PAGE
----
Illusions Of Greatness

Morris Freedman

September 11, 1990|By Morris Freedman

COLLEGE PARK — In an article on Tuesday's Opinion Commentary page, the academic vice president of the University of Maryland was incorrectly identified. He is Jay Robert Dorfman, who formerly served as the university's dean of the College of Computer, Mathematical and Physical Sciences.

IS THE UNIVERSITY of Maryland at last launched on an ascent to academic greatness marred only by an unfortunate and irrelevant series of athletic setbacks?

The statewide university system has just completed an elaborate and thoughtful reorganization. College Park, proclaimed the flagship campus, is shaking down to accommodate a smaller and more select undergraduate body and to concen- trate on research and graduate study. The campus, as we begin the new year, is as physically torn up, inside and out, as a new institution fresh off the planning tables. It would be grand indeed to believe a new era is beginning.


Obviously, the budget cutbacks announced last week will be a hindrance. But quite apart from funding, many of the academic advances, beyond statistical im- provements in the scores of freshmen, may be simply illusory.

Take first the ''new'' curriculum designed to do right by the more select undergraduate population. The best of these students will no longer be able to mingle for their full four years in specially designed liberal-arts courses with other superior students from all areas of the campus. Students at the country's most select undergraduate colleges look forward normally to such camaraderie. The new undergraduate population at Maryland will funnel into carefully separated pathways after their sophomore year.

Troubling, too, is the policy of transplanting celebrities from outside instead of cultivating native talent. If we count as gains academic stars recruited from Harvard and comparable institutions, as some on campus have lately been doing, we ought in fairness also to count our losses to such places. The English department alone has given up professors to Harvard, ++ Duke, Stanford and the City University of New York, among others. Also I think any neutral scorekeeper would have to credit other local Washington and Virginia institutions with their comparable catches of international literary, academic and political stars.

Instead of descending to such mechanical scorekeeping, we ought to recognize, more than ever now that we aim so specifically for rooted, organic intellectual superiority, that while stars may contribute to a campus' external visibility, they may contribute little to the internal intellectual life, seeing few students or colleagues and rarely participating in normal academic activity. We do not yet have such a critical mass of superior faculty that we can afford to subsidize too many in lonely and distant pursuits.

In planning for greatness, we have not solicitously tended to the strengthening of our infrastructure. We succumb eagerly to fads and fashions. Unlike institutions with which we compare ourselves, we have done little to phase in rationalized retirement of senior faculty, or to take advantage of their experience in preparing for coming shortages in major disciplines.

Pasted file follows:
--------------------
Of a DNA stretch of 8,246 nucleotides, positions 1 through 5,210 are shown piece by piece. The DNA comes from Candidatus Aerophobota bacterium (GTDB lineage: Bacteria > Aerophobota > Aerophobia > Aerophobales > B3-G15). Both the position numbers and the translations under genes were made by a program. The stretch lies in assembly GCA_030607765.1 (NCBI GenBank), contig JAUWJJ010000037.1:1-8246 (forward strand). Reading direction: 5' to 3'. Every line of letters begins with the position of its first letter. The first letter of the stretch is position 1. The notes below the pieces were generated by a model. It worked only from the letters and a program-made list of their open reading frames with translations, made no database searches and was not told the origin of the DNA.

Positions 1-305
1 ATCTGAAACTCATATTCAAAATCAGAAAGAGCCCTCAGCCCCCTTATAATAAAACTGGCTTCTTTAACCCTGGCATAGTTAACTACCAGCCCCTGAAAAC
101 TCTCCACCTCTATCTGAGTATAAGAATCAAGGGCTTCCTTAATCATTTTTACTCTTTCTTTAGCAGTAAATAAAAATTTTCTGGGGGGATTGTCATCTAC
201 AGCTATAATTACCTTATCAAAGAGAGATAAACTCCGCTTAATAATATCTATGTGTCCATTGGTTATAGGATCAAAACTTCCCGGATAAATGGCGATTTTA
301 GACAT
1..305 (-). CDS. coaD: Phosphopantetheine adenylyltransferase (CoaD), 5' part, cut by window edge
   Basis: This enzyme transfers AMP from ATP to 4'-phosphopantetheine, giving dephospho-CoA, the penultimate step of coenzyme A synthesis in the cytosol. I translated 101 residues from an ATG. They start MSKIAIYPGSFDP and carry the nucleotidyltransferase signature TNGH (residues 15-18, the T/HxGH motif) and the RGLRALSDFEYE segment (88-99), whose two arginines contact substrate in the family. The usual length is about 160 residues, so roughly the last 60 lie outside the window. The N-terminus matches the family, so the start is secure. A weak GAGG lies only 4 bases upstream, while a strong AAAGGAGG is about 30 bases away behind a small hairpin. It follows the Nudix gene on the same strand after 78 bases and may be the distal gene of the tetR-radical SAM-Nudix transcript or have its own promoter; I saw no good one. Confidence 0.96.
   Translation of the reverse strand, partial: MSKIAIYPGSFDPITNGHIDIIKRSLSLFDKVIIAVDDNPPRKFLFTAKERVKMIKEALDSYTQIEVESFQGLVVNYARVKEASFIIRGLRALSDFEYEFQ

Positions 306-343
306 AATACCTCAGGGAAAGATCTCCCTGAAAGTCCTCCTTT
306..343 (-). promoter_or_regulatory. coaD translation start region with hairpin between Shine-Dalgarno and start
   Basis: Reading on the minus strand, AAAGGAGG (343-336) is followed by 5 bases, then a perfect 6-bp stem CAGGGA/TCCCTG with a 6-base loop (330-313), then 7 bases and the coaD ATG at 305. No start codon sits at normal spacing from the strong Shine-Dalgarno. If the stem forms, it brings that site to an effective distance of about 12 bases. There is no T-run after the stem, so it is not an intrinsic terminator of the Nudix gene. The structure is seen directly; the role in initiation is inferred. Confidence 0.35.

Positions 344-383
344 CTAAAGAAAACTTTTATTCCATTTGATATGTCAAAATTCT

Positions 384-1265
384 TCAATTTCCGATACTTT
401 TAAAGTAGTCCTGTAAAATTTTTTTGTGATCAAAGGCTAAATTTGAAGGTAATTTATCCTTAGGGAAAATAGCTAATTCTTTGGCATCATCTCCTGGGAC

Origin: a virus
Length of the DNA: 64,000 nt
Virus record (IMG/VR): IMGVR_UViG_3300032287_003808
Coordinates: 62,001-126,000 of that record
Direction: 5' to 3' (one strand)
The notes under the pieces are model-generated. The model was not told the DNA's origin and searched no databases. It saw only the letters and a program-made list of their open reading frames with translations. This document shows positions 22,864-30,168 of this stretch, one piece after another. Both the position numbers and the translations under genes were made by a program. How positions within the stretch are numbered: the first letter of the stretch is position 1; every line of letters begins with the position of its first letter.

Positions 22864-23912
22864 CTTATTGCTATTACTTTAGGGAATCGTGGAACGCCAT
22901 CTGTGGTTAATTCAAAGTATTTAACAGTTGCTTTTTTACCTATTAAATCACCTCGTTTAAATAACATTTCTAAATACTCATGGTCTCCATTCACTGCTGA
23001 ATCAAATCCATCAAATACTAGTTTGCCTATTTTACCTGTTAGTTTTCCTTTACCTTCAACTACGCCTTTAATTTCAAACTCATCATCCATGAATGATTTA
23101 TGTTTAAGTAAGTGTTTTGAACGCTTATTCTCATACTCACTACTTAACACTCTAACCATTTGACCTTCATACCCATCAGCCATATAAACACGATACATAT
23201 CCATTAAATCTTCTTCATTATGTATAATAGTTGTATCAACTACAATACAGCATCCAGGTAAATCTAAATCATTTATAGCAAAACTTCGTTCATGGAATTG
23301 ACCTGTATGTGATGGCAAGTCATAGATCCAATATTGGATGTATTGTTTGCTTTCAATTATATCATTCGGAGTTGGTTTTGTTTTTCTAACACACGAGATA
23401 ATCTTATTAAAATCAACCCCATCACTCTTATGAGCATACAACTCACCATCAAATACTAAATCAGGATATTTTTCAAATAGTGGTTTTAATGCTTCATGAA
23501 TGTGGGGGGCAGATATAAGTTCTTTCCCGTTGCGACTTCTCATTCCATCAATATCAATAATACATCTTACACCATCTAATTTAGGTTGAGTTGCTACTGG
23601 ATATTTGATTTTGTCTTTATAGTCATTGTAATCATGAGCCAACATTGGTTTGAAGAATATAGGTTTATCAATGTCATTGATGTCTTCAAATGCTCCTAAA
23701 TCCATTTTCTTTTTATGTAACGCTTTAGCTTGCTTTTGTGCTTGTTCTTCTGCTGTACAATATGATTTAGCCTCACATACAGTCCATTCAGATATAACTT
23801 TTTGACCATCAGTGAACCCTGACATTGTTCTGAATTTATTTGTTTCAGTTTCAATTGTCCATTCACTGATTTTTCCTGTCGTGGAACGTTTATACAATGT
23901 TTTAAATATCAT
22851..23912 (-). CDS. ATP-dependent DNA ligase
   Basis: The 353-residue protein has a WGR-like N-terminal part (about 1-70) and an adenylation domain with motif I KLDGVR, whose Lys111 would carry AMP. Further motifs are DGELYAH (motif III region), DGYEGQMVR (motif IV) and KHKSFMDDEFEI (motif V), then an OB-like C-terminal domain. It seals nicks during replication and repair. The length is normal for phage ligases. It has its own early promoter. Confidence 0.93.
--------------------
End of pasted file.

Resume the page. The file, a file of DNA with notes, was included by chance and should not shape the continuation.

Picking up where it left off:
Many of the recent efforts at improvement concentrate on appearance and gimmickry. An elaborate new telephone system will enable callers on campus to get local numbers by prefixing the long-distance area code. Some new classrooms have complex audio-visual systems but no chairs for teachers. Massive earth-moving enterprises repeatedly tear up and reconstitute acres of forest and lawn. The basement of Reckord Armory has been refurbished to provide sparkling new air-conditioned classrooms, many of which cannot reasonably be used most of the time, except for picture-taking, because of the unceasing basketball playing above.

Certainly an attractive environment contributes to learning, and famous professors triumphantly carry a university's pennants to distant places. I wonder, though, whether much of the activity isn't in the familiar pattern of repeated bursts of agitation over the decades that have been substituted for considered, productive improvement.

Obviously the university will benefit academically and in morale from such additions as the new National Archives building and the decorative fountains in front of Main Administration. But we have hardly begun to take advantage of cooperative arrangements with museums, businesses, government centers, libraries, publishing enterprises in Greenbelt, Bethesda, Washington and Baltimore. We continue to carry ourselves parochially and provincially instead of as a major participant in a world metropolitan center.

I think few question the popularity of President William E. Kirwan, a professor of mathematics, widely known as ''Brit,'' or the broad disciplinary dedication of the academic vice president, J. Irwin Dorfman, former dean of engineering. But I sense both have fallen into a pattern of welcoming advice from supporters mainly, of responding to unsympathetic comment and criticism with old-fashioned defensiveness, cajolery, soft-soaping and semantic juggling. (General Honors was renamed ''University Honors'' and reduced to a two-year program.) Suggestions are earnestly solicited and just as earnestly canceled out with syrupy bureaucratese when offered.

Like most of my colleagues, I continue to expect much from Brit and Irwin, not least because they did apparently represent the choice of so many faculty. But, as I say, I sadly wonder about the realities.

Mr. Freedman teaches at the University of Maryland.

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